In 1977 the league took a hammer blow to the head and despite huge resistance it haemorrhaged the bulk of it’s strongest teams to the newly formed National Soccer League (NSL) that brought together the best teams from each state, mainly Victoria and New South Wales. While the Ferenc Puskas-coached South Melbourne Hellas and the Mark Viduka-led Melbourne Knights produced some classic derbies in the NSL, for the next decade the standard of football in Victorian competition naturally suffered. The new, national, one division competition did not allow promotion so the teams that were left behind in Victoria could no longer dream of playing on the biggest stage. Crowds also diminished but one of the few benefactors was the birth of Green Gully, taking three titles on the bounce between 1981 and 1983. The Keilor Downs based club hail from Maltese heritage and during the years of the NSL (1977 to 2004) they would win three more titles making it the most successful club of the era, their status only being threatened by three season champions Altona Magic from 1995 to 1997.
In the current A-League era, the NSL’s successor, Green Gully have kept their tag as the most successful team in the Victorian Premier League (rebranded in 1991) with further successes in 2005, 2010 and 2011. Their old foes Altona Magic kept up the trend of back to back wins in 2007 and 2009 but as we go to press, Green Gully are contenders again after making the finals, as the runaway Northcote City took the Minor Premiership as expected all season.
The current Victorian football format was only reorganised last year, however the VPL remains unchanged with major changes to the lower tiers’ structure. Below the VPL sits the State League 1 with four further divisions below. In recent years one such club that has unremarkably competed in the lower tiers is Southern Stars, formerly Dingley. The club has traditionally strong Turkish links and gained promotion to the top flight in 2011. Still remaining virtually unknown they hit the headlines for all wrong reasons just weeks ago when it was revealed Victorian Police had uncovered a match-fixing scandal involving the now infamous club. The Stars sat at the bottom of the VPL table with one win out of 21 and conceding 43 goals when the revelation hit. With it’s lowly status on the world stage it is firmly believed criminal masterminds felt such activity would go unnoticed in the VPL while proceeds headed into the millions of dollars.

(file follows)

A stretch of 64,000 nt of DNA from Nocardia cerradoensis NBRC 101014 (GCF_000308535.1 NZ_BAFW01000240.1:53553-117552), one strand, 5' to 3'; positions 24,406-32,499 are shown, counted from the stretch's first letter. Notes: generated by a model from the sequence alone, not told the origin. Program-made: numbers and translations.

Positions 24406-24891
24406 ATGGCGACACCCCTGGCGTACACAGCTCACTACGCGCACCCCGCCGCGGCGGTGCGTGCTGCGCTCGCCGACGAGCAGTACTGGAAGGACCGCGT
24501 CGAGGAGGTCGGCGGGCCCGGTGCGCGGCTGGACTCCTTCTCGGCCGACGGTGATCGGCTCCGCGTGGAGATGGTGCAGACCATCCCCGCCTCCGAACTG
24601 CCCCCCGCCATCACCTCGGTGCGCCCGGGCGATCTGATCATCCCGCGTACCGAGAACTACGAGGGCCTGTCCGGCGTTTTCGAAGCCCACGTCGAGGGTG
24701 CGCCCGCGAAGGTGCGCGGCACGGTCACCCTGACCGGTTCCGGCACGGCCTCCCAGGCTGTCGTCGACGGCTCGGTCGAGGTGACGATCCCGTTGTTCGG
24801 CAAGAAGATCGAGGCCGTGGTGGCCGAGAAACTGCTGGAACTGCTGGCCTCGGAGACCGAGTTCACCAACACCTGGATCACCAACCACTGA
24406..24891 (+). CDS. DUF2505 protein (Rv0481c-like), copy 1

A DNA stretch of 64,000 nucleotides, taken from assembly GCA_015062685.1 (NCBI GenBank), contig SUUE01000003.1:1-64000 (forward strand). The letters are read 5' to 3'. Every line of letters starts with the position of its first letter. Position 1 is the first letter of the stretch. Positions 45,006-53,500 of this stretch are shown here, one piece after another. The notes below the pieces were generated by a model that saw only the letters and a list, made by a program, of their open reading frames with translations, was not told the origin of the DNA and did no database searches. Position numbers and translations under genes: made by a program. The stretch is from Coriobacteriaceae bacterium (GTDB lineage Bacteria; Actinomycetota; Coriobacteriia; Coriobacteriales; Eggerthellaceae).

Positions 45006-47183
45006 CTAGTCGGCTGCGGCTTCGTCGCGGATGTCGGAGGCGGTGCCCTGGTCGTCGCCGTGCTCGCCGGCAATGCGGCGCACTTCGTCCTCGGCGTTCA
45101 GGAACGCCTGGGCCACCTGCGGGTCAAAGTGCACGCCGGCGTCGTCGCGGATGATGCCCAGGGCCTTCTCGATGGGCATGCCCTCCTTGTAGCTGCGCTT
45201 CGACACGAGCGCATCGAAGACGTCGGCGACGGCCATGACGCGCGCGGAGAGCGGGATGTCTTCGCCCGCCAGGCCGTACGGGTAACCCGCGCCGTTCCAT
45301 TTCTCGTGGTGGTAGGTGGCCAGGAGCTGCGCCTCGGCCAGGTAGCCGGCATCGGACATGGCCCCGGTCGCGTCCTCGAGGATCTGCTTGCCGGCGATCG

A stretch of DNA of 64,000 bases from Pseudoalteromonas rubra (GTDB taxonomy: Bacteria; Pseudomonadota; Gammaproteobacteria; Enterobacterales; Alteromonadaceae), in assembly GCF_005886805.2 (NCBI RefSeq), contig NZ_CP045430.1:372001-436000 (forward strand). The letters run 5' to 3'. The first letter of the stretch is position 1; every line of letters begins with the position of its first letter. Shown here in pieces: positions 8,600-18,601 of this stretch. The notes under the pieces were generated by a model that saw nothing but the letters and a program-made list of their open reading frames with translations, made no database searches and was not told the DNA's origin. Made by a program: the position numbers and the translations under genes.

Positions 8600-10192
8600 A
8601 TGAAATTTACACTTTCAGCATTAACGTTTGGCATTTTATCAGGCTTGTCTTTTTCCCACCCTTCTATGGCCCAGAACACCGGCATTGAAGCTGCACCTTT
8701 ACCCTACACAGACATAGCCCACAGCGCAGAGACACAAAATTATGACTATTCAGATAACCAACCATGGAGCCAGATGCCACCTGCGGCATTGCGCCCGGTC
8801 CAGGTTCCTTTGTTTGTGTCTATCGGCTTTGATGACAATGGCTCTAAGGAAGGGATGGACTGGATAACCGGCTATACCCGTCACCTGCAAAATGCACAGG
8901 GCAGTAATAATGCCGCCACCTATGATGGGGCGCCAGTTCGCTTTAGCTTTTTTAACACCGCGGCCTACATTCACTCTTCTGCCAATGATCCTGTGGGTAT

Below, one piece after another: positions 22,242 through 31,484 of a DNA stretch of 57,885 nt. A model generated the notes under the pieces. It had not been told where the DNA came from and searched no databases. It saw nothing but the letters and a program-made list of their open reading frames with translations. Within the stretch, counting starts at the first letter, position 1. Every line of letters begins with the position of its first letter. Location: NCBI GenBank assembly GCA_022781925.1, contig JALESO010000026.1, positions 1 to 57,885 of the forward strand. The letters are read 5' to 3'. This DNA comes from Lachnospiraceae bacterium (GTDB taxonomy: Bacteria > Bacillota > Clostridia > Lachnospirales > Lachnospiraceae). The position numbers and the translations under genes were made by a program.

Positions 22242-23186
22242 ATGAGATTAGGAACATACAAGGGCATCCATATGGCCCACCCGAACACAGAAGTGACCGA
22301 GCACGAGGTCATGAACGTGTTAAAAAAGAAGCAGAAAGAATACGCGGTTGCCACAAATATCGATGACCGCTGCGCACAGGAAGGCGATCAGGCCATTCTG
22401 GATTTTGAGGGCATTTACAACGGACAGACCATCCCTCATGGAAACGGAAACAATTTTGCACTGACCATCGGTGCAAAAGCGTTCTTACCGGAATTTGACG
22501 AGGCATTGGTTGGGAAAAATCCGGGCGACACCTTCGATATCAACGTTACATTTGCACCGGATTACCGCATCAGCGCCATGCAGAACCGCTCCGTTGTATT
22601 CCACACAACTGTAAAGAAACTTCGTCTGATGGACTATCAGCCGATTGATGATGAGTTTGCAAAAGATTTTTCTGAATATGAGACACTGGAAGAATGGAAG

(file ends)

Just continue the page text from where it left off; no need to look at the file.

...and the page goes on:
The future of football in Victoria will now likely be focussed on for negative reasons but in a perverse way it may elevate it’s status and prove some benefit; as criminal proceedings unravel in the media more people may become familiar with the competition and be prompted to take an interest. Without the chance or future hope of promotion to the A-League the competition only attracts noticeably small crowds. Some facilities resemble amateur park football but hope lies in the fact that it still remains the hub of weekend community activity in each ethnic pocket of soccer-crazy fans it’s serves.